You have a plan for how you'll hunt.
And using your gear is second nature.
You're well on your way to becoming an efficient hunter. A RedKettle hunter.
But hunting is organic.
If you want that big buck. Or wild meat. You need to be able to adapt to what happens in the field.
The last step on the ladder. But how do you get there?
Efficient is also about how fast you think.
I've talked about John Boyd and the OODA loop in the past. And how "orient" is the most critical phase and skill.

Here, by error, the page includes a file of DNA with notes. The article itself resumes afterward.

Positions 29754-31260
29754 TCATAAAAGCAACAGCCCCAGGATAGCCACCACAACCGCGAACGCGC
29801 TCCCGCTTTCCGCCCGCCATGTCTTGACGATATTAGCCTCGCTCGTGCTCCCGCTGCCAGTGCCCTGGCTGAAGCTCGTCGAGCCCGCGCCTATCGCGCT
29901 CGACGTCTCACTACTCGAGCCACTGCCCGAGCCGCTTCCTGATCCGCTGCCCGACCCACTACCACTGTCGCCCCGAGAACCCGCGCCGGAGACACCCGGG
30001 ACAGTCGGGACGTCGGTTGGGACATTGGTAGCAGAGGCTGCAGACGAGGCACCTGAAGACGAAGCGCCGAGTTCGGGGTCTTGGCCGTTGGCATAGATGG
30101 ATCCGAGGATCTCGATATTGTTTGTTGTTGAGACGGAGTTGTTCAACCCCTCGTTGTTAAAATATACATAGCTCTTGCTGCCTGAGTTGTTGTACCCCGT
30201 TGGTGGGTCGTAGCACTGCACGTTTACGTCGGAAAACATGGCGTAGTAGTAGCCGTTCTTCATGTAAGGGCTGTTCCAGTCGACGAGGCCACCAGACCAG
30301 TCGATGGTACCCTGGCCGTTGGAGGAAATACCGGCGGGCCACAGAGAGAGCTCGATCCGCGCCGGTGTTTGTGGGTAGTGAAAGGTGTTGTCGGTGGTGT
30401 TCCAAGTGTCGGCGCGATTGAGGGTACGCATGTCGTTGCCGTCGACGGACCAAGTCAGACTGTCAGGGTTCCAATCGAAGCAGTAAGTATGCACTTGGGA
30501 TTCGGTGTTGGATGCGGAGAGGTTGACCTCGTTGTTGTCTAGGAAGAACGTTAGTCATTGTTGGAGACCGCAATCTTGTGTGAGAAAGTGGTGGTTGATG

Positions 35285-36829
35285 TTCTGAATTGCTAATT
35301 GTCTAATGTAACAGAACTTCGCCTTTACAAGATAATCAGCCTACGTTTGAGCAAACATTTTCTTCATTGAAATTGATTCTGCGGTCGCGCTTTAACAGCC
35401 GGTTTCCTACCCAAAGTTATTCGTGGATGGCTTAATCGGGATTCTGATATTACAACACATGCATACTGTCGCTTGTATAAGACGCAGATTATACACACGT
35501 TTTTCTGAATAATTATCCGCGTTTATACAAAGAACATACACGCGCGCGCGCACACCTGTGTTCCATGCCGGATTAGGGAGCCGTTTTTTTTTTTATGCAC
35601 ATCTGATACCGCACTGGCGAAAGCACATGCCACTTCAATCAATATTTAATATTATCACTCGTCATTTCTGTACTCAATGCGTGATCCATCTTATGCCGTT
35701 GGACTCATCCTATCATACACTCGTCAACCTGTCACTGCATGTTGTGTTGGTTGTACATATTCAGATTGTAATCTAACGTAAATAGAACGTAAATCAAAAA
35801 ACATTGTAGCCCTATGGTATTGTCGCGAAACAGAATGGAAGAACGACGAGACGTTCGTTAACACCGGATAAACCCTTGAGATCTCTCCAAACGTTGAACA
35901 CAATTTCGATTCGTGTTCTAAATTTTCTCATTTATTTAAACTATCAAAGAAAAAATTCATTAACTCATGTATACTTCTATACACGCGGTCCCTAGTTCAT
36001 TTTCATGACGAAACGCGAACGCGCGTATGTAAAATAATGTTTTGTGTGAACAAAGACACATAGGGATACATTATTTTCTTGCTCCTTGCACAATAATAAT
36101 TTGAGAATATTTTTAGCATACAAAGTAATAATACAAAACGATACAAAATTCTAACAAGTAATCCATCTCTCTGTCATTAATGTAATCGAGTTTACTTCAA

But what does that mean in practice?
You need to define a situation summary.
It has three components.
- The animal
- The area, and
- The weather.
Note what's relevant for each of the parts.
And you've built a simple but effective picture.
It's your reference for what to expect. And how to react.
It might not be bang on every time.
But in most cases, you'll be one step ahead.
Boyd would say you're inside the animal's loop.
Which is another way to say you're well on your way to put a trophy on the wall. And wild meat on the table.
There's an easy way to create the summary, which I'll discuss in future posts.
I hope this post gave you some food for thought on efficient hunting. On RedKettle hunting.